In the pantheon of great contemporary Wolves strikers, Benik Afobe would certainly rank in my top three.
If you discount the godlike Steve Bull on the grounds that this is for mere-mortals, Benik would probably sit between Dean Sturridge and Sylvan Ebanks-Blake, with Steven Fletcher somewhere further behind.
The methodology used here was simple: When presented with a chance, you just knew that these players would score. Pound for pound, Sturridge was arguably the most unerring.
That tantalising air of inevitability – be it sidefoot, dink, lob or laces – seemed to envelop these players in a golden hue where it mattered most, where all others would fail to convince. For once, a YouTube montage would probably do justice.
With all this in mind, having Benik Afobe back in a Wolves shirt can only be a fantastic bit of business and one worth stopping up until midnight to savour with the insufferable Jim White.
Just like when Benik would be played through on goal, I just sensed that the Sky Sports reporter down at Bournemouth would utter the words that we’ve all been waiting for – and so it proved in a brief moment to encapsulate a season.
The success our new no19 enjoyed in Jackett’s 4-2-3-1 system will surely stand a chance of being trumped by an even greater yield when operating in Nuno’s 3-4-3, as he’ll function at the very fulcrum of the formation, in way more meaningful areas of the pitch. At times during his first stint, I felt that an obvious goalscoring talent was slightly peripheral as he worked in a less threatening role behind Dicko, making his fantastic goal return ever more impressive. (By the end of that 78pt season, I actually felt Kenny should have played in tandem in a 4-4-2 in a bingo-or-bollocks assault, but I digress).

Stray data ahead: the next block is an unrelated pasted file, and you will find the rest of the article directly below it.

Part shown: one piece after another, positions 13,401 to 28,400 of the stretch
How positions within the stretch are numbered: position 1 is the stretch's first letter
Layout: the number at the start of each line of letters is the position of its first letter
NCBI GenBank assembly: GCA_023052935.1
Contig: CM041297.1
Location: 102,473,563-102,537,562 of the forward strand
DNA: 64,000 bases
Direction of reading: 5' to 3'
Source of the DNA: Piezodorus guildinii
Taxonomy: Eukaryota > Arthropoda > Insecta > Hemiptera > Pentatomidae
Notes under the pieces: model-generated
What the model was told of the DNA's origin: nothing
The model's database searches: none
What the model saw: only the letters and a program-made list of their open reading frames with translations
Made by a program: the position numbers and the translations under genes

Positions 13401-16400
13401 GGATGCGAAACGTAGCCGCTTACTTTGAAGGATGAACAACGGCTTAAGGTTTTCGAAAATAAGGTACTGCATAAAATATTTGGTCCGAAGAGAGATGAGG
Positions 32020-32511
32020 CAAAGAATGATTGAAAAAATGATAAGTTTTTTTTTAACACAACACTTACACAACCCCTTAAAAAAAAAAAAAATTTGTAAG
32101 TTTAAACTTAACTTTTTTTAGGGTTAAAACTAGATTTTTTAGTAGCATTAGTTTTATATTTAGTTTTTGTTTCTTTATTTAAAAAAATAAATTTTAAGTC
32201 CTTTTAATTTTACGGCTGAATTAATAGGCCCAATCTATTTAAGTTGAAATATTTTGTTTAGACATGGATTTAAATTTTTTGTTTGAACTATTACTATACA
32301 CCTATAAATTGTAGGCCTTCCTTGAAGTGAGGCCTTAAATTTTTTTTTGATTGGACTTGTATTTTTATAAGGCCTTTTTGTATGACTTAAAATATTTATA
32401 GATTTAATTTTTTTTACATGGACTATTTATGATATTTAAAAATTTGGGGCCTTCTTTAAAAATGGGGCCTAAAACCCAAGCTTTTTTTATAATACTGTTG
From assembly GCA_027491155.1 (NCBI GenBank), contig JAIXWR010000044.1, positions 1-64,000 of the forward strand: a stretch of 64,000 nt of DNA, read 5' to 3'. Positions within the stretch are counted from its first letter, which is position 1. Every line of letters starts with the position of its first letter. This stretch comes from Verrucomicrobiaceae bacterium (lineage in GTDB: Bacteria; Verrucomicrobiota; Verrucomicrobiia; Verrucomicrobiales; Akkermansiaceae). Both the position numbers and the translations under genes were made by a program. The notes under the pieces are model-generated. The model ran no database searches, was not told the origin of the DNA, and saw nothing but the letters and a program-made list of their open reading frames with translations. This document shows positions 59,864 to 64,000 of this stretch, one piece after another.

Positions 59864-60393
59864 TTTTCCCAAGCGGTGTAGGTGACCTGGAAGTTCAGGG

Shorn of Sako, van la Parra and Dicko for his second season, it was a wonder he scored 10 goals, with a dark cloud hanging over his exit.
For the here and now, I can’t see how Afobe can’t be a success if the likes of Jota, Cavaleiro, Costa and co stay fit. In fact, he should absolutely feast on the service, on the presumption that he’s still the same player we remember so fondly before he left.
But back to his initial exit before we all check that YouTube montage and salivate over the weekend…
…Am I alone in feeling like Afobe deserves a chance to set the record straight, having incurred the wrath of Moxey and Thelwell when leaving? Ok, so Fosun have righted a lot of wrongs since the asset-stripping regime of Morgan, but does this vindicate their attempts to rewrite history?
Like Matt Jarvis and even Robbie Keane before him, Jez Moxey was all too quick to paint a picture of a mercenary money-grabber to create a narrative to pacify the masses.
Speaking to an apathetic fans’ parliament, which I distinctly remember with bitterness, Thelwell said: “Benik was no longer trying to play for us. That was undermining everything we were trying to achieve.”
Afobe responded: “I wasn’t going to comment but this is too shocking and very hurtful. I did my best.”
Most will say it’s water under the bridge and lap up Benik’s second debut on Saturday. But before we all sing his name, a chance to have his say is just the right and proper thing to do, is it not?
Irrespective, I welcome him back with open arms in a deal that can only be seen as a win-win for all concerned.